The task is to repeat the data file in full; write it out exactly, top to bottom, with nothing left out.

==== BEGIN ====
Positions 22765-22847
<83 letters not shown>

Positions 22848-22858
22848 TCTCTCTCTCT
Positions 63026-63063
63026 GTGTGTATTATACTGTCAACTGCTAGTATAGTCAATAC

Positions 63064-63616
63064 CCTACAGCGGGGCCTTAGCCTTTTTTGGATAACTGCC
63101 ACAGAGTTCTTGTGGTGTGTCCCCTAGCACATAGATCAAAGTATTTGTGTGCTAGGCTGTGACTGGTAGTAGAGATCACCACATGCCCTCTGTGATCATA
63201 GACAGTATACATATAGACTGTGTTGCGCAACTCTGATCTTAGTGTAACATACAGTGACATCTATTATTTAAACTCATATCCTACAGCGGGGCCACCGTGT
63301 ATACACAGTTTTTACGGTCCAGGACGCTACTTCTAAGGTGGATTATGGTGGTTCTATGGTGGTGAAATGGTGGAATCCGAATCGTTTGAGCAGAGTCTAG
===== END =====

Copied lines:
Positions 22765-22847
<83 letters not shown>

Positions 22848-22858
22848 TCTCTCTCTCT
Positions 63026-63063
63026 GTGTGTATTATACTGTCAACTGCTAGTATAGTCAATAC

Positions 63064-63616
63064 CCTACAGCGGGGCCTTAGCCTTTTTTGGATAACTGCC
63101 ACAGAGTTCTTGTGGTGTGTCCCCTAGCACATAGATCAAAGTATTTGTGTGCTAGGCTGTGACTGGTAGTAGAGATCACCACATGCCCTCTGTGATCATA
63201 GACAGTATACATATAGACTGTGTTGCGCAACTCTGATCTTAGTGTAACATACAGTGACATCTATTATTTAAACTCATATCCTACAGCGGGGCCACCGTGT
63301 ATACACAGTTTTTACGGTCCAGGACGCTACTTCTAAGGTGGATTATGGTGGTTCTATGGTGGTGAAATGGTGGAATCCGAATCGTTTGAGCAGAGTCTAG